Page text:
Procter & Gamble

From Wikipedia, the free encyclopedia

Procter & Gamble (P&G) is a Fortune 500 American multinational corporation headquartered in downtown Cincinnati, Ohio and manufactures a wide range of consumer goods.[3] In 2011, P&G recorded $82.6 billion dollars in sales. Fortune magazine ranked P&G at fifth place of the "World's Most Admired Companies" list, which was up from sixth place in 2010.[4] Procter & Gamble is the only Fortune 500 company to issue C Share common stock.

[edit]History William Procter, a candlemaker, and James Gamble, a soapmaker, emmigrated from England and Ireland respectively. They settled in Cincinnati initially and met when they married sisters, Olivia and Elizabeth Norris.[5] Alexander Norris, their father-in-law, called a meeting in which he persuaded his new sons-in-law to become business partners. On October 31, 1837, as a result of the suggestion, Procter & Gamble was born. In 18581859, sales reached $1 million. By this point, approximately 80 employees worked for Procter & Gamble. During the American Civil War, the company won

contracts to supply the Union Army with soap and candles. In addition to the increased profits experienced during the war, the military contracts introduced soldiers from all over the country to Procter & Gamble's products. In the 1880s, Procter & Gamble began to market a new product, an inexpensive soap that floats in water. The company called the soap Ivory. William Arnett Procter, William Procter's grandson, began a profit-sharing program for the company's workforce in 1887. By giving the workers a stake in the company, he correctly assumed that they would be less likely to go on strike. The company began to build factories in other locations in the United States because the demand for products had outgrown the capacity of the Cincinnati facilities. The company's leaders began to diversify its products as well and, in 1911, began producing Crisco, a shortening made of vegetable oils rather than animal fats. As radio became more popular in the 1920s and 1930s, the company sponsored a number of radio programs. As a result, these shows often became commonly known as "soap operas".

Procter & Gamble headquarters inDowntown Cincinnati, Ohio

The company moved into other countries, both in terms of manufacturing and product sales, becoming an international corporation with its 1930 acquisition of the Thomas Hedley Co., based in Newcastle upon Tyne, England. Procter & Gamble maintained a strong link to the North East of England after this acquisition. Numerous new products and brand names were introduced over time, and Procter & Gamble began branching out into new areas. The company introduced "Tide" laundry detergent in 1946 and "Prell" shampoo in 1947. In 1955, Procter & Gamble began selling the first toothpaste to contain fluoride, known as "Crest". Branching out once again in 1957, the company purchased Charmin Paper Mills and began manufacturing toilet paper and other paper products. Once again focusing on laundry, Procter & Gamble began making "Downy" fabric softener in 1960 and "Bounce" fabric softener sheets in 1972. One of the most revolutionary products to come out on the market was the company's "Pampers", first test-marketed in 1961. Prior to this point disposable diapers were not popular, although Johnson & Johnson had developed a product called "Chux". Babies always wore cloth diapers, which were leaky and labor intensive to wash. Pampers provided a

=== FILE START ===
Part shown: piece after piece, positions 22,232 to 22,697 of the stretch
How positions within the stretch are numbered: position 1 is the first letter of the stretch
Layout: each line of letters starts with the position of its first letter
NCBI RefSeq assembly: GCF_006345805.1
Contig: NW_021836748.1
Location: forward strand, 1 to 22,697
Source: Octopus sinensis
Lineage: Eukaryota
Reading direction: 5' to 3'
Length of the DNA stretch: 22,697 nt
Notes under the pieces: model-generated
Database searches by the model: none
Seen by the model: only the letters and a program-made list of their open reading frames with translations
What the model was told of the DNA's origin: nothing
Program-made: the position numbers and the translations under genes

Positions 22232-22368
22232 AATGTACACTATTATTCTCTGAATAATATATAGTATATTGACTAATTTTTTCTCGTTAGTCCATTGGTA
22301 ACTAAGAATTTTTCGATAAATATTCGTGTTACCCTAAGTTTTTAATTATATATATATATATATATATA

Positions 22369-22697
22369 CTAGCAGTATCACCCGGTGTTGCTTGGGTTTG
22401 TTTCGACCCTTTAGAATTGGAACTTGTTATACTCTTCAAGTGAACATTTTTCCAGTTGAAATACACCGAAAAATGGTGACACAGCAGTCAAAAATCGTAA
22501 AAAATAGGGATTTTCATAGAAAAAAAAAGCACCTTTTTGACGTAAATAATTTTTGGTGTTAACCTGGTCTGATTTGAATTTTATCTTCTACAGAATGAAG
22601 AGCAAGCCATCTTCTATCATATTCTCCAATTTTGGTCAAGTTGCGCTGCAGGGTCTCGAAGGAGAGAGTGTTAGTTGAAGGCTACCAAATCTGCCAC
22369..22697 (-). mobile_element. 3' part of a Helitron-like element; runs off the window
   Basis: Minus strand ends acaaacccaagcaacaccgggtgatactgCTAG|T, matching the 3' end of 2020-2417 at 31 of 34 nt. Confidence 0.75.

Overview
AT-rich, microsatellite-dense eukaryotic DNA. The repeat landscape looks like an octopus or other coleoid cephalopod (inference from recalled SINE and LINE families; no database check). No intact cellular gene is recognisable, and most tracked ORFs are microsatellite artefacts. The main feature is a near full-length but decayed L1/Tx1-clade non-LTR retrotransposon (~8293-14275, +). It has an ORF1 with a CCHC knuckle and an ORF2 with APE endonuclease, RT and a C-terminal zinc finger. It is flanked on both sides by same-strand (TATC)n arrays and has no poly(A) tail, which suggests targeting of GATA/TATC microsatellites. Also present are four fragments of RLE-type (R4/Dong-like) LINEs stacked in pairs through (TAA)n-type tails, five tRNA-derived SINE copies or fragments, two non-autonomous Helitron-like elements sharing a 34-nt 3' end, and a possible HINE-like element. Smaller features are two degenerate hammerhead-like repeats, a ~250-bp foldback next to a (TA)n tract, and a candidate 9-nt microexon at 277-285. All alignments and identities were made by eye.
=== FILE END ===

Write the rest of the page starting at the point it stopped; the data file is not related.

convenient alternative, albeit at the environmental cost of more waste requiring landfilling. Procter & Gamble acquired a number of other companies that diversified its product line and significantly increased profits. These acquisitions includedFolgers Coffee, Norwich Eaton Pharmaceuticals (the makers of Pepto-Bismol), Richardson-Vicks, Noxell (Noxzema), Shulton's Old Spice, Max Factor, and the Iams Company, among others. In 1994, the company made headlines for big losses resulting from leveraged positions in interest rate derivatives, and subsequently sued Bankers Trust for fraud; this placed their management in the unusual position of testifying in court that they had entered into transactions that they were not capable of understanding. In 1996, Procter & Gamble again made headlines when the Food and Drug Administration approved a new product developed by the company, Olestra. Also known by its brand name Olean, Olestra is a lower-calorie substitute for fat in cooking potato chips and other snacks that during its development stages is known to have caused anal leakage and gastrointestinal difficulties in humans. Procter & Gamble has dramatically expanded throughout its history, but its headquarters still remains in Cincinnati. In January 2005 P&G announced an acquisition of Gillette, forming the largest consumer goods company and placing Unilever into second place. This added brands such as Gillette razors, Duracell, Braun, and Oral-B to their stable. The acquisition was approved by the European Union and the Federal Trade Commission, with conditions to a spinoff of certain overlapping brands. P&G agreed to sell its SpinBrush batteryoperated electric toothbrush business to Church & Dwight. It also divested Gillette's oral-care toothpaste line, Rembrandt. The deodorant brands Right Guard, Soft & Dri, and Dry Idea were sold to Dial Corporation.[6] The companies officially merged on October 1, 2005. Liquid Paper, and Gillette's stationery division, Paper Mate were sold to Newell Rubbermaid. In 2008, P&G branched into the record business with its sponsorship of Tag Records, as an endorsement for TAG Body Spray.[7] P&G's dominance in many categories of consumer products makes its brand management decisions worthy of study.[8] For example, P&G's corporate strategists must account for the likelihood of one of their products cannibalizing the sales of another.[9]